March can be a tough time of year in northern New England. After months of bundling up, putting on snowshoes or skis, and dealing with cold temperatures and snow, many of us are starting to look forward to warmer days, sunshine, and colors besides white, grey, brown, and dark conifer green. Many years, and this one is no exception, we get some warm weather and snowmelt and a glimpse of bare ground long before winter is actually ready to give up the ghost.
One of the toughest things about winter is the long stretches of grey, gloomy skies. Clear, sunny, cold, blue sky days are some of the best all year, but they are much too infrequent. So instead of waiting for the sun to shine or waiting for warm temperatures, I have several things I like to do in my small patch of woods to help make the long transition from winter to spring much more enjoyable.
One thing that helps pass the time waiting for spring is the age-old tradition of tapping maple trees. Our property, like most rural properties, was once part of a farm. Part of it is occupied with trees that grew in after agricultural uses were abandoned about thirty years ago. Most of the maples are not large enough to tap, but we’re lucky enough to have some that are (10” diameter and up), twenty-four in all.
Maple sugaring is like most hobbies – you can spend a lot of money if you’re not careful. Twenty-four taps makes boiling the sap into syrup a bit of a challenge. There are many ways to boil sap, but when dealing with a small volume the choices are either a) use up a lot of firewood or propane (we’ve tried each) or b) are expensive (it’s hard to justify buying an evaporator for twenty-four taps), or both. This year I’m bringing our sap to a friend’s sugarhouse, to be boiled in his evaporator.
A well-known feeling among sugarmakers is that it’s hard to not tap trees every spring once you’ve started doing it. You look forward to the following spring and think about tapping more trees, and if you don’t have any more to tap on your own land, you think about other people’s land. You think, “Who has trees I can tap?” On our land, while we don’t have many tappable sized maples, we do have plenty of maple saplings. I’ve been thinning out these trees so the remaining ones will have room to expand their crowns. The larger the crown, the more sap produced. These trees are 1 to 3 inches in diameter, so it will be a long time before we can tap them, if ever. But someone will. And thinning trees is just something that foresters do. We can’t help it. We see a stand of overcrowded trees, and the urge to thin it is strong. I recently read a great quote that said something like “in a prosperous society, people plant trees under whose shade they’ll never sit.” Well, foresters thin stands of trees whose sap they’ll never gather or whose logs they’ll never harvest. After thinning, the trees will grow to tapping size sooner, and we’ll use some of the cut trees for bean poles and trellises in the garden and for firewood.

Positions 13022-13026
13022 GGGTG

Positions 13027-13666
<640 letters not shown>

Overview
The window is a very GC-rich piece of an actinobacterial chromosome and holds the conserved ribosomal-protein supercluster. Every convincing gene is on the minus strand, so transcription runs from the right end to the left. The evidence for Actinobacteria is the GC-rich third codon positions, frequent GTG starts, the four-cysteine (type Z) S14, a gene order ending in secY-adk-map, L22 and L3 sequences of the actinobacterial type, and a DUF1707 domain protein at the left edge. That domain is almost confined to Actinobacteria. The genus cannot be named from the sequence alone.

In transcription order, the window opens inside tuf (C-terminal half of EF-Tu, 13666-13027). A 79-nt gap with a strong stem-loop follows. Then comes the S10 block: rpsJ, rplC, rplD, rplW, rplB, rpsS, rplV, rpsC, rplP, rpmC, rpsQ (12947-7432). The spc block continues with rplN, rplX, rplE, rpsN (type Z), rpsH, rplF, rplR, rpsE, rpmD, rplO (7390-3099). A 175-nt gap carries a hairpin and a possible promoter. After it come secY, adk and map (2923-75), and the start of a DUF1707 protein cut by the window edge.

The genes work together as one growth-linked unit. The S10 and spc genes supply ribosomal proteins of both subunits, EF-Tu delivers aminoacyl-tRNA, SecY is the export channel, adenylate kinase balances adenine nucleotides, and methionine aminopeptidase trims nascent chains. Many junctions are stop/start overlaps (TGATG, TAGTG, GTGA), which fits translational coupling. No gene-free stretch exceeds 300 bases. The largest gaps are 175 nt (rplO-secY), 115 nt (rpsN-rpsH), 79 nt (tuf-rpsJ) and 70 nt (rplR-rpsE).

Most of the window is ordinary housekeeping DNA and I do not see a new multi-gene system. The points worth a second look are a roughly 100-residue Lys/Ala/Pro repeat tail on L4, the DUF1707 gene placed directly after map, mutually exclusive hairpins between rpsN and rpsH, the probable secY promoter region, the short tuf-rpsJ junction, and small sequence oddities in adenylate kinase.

Pruning Apple Trees
Releasing and pruning apple trees is another great way to spend late winter days, waiting for spring. Plenty has been written about the technical, how-to aspects of apple tree release and pruning. But nothing I’ve read captures what it’s actually like to prune apple trees, especially ones that are a bit overtopped by other trees in the woods, and haven’t been pruned in a long time; trees that have grown wild. The first thing that comes to mind is the word “daunting”. The release work is easy enough – identify which trees are shading out or crowding your apple tree, and fell those trees. Pruning a heavily overgrown tree, however, is a different story. First of all, where do you start? There are so many branches, growing every which way. The basic concepts are straight forward – prune off the dead wood first, prune off water sprouts, eliminate crossing branches, favor horizontal branches. Increase sunlight and airflow throughout the crown. But which branches to cut and which to leave? If you home in on the individual branches, you’ll be tied in a knot of indecision. The key is to keep the end goal in mind: increase sunlight and airflow.